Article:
We used data from the Bus Santé study. The Bus Santé study is an ongoing, community-based study designed to monitor chronic disease risk factors continuously in the Canton of Geneva, Switzerland. Each randomly selcted participant receives several self-administered, standardized questionnaires covering the risk factors for the major lifestyle chronic diseases, sociodemographic characteristics, educational and occupational histories, as well as reproductive history for women. Participants’ addresses are systematically abstracted, verified, and updated. In addition, participants receive validated questionnaires on Diet (with Energy intake kcal/day calculation) and Physical activity (with MET calulation). Each participant undergoes a physical examination and blood collection in one of the three UEP clinic stations. Spatial information already collected (with the postal address as georeference) or available from GIS databases (communes, parks, roads provided by the Système d’Information du Territoire Genevois (SITG) (e.g. traffic, trees density), the Office Cantonal de la Statistique (OCSTAT), and MicroGIS were considered as chronic cardiovascular exposures or covariates. We used information collected by the “Bus Santé” study, which included >10,000 participants over a 12-year period. We measured the level of spatial dependence of different investigated cardiovascular risk factors, as well as the one of integrated indices like the BMI. Spatial dependence means that we measured how similar were the different values of the different health variables under study for a set of randomly spatially distributed individuals (Bus santé data), and within a rigorously defined neighborhood. Measuring spatial autocorrelation permits a) to quantify the spatial regularity of a given phenomenon on a territory, and b) to determine the range of spatial dependence of this phenomenon on the same area. Autocorrelation can be quantified either globally over a whole territory or locally within the same territory. The opportunity to locally measure spatial dependence is of high interest in our case as it makes it possible to identify specific city districts (“quartiers”) confronted to particular urban configurations, exposed to certain environmental conditions (e.g. air pollution, noise pollution), or meeting precise socio-economic criteria for a specific response in cardiovascular variables. The use of Local Indicators of Spatial Association (LISA) allow for the decomposition of global indicators into the contribution of each observation (an observation being any georeferenced individual participating to the Bus santé action). We used LISA a) as indicators of local pockets of nonstationarity (high/low risk “hot spots” for particular cardiovascular variables) or b) to assess the influence of individual or regional locations on the magnitude of the global statistic to identify outliers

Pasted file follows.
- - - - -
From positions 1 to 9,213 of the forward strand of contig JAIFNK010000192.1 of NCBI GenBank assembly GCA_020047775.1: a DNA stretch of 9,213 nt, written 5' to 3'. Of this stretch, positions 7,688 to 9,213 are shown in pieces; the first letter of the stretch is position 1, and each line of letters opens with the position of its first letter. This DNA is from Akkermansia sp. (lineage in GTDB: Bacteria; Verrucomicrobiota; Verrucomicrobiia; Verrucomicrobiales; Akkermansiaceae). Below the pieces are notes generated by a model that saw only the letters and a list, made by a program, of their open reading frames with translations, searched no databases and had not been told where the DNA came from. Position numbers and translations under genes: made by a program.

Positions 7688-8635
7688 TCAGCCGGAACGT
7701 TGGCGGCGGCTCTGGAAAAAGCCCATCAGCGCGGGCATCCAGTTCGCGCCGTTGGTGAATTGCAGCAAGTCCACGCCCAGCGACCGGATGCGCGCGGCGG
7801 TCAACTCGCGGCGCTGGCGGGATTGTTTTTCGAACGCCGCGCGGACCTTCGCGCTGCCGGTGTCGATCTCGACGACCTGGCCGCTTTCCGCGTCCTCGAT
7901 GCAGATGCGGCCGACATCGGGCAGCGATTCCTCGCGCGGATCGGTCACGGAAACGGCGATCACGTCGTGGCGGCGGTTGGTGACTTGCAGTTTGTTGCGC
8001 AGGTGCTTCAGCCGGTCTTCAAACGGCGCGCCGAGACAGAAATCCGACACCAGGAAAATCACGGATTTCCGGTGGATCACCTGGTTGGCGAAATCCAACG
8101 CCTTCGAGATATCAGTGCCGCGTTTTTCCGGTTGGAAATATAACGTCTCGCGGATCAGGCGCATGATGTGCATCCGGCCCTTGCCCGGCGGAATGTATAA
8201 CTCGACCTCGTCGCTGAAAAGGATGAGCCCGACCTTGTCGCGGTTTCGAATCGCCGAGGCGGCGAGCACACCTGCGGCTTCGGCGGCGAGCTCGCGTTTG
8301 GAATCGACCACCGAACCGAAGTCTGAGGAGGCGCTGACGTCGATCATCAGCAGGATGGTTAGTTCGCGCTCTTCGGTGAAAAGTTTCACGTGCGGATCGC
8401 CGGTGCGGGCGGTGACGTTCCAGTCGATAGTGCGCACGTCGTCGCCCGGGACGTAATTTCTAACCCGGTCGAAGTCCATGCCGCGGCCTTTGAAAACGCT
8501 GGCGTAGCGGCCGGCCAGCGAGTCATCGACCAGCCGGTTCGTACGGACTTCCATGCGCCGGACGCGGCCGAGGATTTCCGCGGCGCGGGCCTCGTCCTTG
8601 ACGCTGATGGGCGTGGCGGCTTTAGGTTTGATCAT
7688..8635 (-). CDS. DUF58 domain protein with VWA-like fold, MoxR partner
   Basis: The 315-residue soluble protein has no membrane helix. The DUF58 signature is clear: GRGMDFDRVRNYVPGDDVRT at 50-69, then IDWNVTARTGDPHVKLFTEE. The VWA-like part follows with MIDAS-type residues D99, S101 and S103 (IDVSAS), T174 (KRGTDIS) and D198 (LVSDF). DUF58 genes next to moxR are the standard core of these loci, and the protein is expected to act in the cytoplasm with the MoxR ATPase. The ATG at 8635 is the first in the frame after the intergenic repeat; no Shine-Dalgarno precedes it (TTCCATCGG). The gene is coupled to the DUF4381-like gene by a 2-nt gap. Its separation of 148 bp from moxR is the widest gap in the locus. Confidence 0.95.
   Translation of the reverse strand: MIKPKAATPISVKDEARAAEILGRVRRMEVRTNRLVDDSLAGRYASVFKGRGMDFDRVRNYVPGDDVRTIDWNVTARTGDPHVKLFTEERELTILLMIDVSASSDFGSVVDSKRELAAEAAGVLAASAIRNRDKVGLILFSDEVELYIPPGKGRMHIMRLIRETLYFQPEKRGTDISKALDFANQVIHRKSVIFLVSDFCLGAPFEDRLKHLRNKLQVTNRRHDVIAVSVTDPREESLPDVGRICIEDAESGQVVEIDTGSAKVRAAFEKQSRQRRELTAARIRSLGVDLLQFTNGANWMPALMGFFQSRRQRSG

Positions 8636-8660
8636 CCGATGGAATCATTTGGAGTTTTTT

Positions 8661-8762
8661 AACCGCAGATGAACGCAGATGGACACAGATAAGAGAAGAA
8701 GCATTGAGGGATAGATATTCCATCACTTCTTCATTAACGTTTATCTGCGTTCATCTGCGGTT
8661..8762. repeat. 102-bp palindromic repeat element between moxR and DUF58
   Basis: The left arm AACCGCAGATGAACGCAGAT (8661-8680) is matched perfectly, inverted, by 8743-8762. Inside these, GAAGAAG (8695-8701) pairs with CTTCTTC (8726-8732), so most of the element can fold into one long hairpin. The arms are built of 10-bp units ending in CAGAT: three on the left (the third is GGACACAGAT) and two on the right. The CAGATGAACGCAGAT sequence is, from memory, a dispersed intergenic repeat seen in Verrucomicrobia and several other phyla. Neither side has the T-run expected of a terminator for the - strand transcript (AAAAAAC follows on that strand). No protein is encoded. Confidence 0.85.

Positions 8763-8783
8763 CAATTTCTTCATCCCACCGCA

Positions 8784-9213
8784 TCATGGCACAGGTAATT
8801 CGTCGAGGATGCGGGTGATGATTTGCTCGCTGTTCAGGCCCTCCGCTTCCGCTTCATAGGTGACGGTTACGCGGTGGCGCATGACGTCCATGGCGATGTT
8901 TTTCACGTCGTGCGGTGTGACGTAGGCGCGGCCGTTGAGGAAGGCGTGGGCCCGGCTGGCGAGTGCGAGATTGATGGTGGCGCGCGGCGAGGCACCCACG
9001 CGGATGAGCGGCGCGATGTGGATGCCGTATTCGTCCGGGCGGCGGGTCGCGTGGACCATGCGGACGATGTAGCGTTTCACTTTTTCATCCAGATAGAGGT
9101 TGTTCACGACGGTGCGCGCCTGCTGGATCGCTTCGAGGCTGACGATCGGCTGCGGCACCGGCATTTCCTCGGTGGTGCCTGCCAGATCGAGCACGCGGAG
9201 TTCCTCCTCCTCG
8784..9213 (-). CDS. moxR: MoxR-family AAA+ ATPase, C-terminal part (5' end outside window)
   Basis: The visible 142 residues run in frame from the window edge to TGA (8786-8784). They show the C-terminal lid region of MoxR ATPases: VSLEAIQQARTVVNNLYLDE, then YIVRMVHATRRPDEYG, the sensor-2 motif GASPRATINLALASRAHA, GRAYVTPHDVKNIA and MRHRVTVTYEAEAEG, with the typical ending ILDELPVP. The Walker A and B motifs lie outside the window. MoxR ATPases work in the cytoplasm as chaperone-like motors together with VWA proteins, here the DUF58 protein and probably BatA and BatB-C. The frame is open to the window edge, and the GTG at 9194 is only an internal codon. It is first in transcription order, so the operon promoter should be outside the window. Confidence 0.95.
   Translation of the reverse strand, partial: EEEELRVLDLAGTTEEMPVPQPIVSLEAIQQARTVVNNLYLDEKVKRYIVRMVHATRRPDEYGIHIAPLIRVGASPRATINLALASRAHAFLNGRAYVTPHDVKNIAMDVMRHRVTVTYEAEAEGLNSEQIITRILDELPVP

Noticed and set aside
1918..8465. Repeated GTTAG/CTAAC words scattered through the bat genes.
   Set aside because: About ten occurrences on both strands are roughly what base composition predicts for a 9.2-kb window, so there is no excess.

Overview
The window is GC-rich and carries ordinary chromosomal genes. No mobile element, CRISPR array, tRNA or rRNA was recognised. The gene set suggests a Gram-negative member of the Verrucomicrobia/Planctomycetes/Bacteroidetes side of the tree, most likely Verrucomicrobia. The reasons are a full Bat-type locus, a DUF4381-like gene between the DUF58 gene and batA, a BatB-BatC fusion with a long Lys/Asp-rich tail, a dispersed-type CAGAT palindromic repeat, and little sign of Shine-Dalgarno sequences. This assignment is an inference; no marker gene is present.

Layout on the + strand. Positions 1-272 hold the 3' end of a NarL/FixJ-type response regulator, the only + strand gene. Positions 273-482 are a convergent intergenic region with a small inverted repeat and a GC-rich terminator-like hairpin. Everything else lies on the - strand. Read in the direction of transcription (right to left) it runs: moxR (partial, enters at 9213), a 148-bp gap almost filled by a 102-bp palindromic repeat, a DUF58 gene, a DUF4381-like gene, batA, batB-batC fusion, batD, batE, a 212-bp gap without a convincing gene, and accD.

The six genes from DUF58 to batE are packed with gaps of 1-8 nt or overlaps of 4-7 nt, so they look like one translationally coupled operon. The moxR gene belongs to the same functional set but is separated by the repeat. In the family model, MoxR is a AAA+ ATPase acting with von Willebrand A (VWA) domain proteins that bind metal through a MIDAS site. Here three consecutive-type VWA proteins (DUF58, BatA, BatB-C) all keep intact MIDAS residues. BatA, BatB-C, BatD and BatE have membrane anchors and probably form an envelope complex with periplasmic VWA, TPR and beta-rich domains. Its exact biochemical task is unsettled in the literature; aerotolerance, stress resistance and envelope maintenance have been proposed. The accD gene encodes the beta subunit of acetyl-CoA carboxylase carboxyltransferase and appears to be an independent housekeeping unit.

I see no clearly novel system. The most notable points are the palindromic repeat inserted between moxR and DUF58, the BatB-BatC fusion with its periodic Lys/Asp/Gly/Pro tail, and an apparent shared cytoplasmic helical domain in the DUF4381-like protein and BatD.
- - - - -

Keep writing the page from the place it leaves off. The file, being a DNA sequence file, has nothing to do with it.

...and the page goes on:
Results Combining health-related data from the Bus Santé study and GIS, the investigators reported the geographic prevalence of overweight and obesity. Map 1 shows the 2001-2009 geographic distribution of overweight (surcharge) or obesity (obésité) prevalences in the Canton of Geneva. Several regions (communes) at high risk appeared clearly on the map with highest prevalences encountered on the right side of Lake of Geneva. Map 2 shows the evolution of the distribution of overweight prevalences in the Canton of Geneva between 2001-2004 and 2005-2009. This map highlights the progression of the burden of overweight and highlights regions that suffer the most from it. The investigators detected significant spatial dependence with respect to BMI (Map not shown). This result clearly indicate that BMI levels are not distributed at random in the Canton of Geneva. Performing preliminary exploratory analyses on blood pressure, investigators have also identified cluster of individuals with higher blood pressure than the average.
Conclusion Our work has both public health and scientific importance. Indeed, this study presents a unique opportunity i) to determine spatial distribution trends of cardiovascular risk factors and ii) to further define the importance of the urban environment on health. Measuring the urban health burden is key since it can guide more effective strategies of housing and urban development (e.g., sidewalks, transportation), which could ultimately promote healthier behaviours. Based on results from similar source of urban health data, movements to promote health in cities have been established (e.g, Healthy Cities, an international project sponsord by the World Health Organization). Outcomes demonstrating associations between urban environment and population’s health status is an important tool to make land planning policies more “health-friendly”. For example, neighborhoods with high walkability mitigate the risk of hypertension at the community level and promotion of neighborhood walkability could play a significant role in improving population health and reducing CVD risk. Currently, little research has been conducted in Switzerland. The main reason is the difficulty to access to robust health data which have a valid link to location. In addition, geographic information on urban environment is generally sub-optimal. An ideal situation is encountered in the Canton of Geneva which has collected more than 12-years of robust population health information, and has extensive public free information on the urban environment. This project translated this ideal situation into a sound scientific research that can offer concrete public health impact.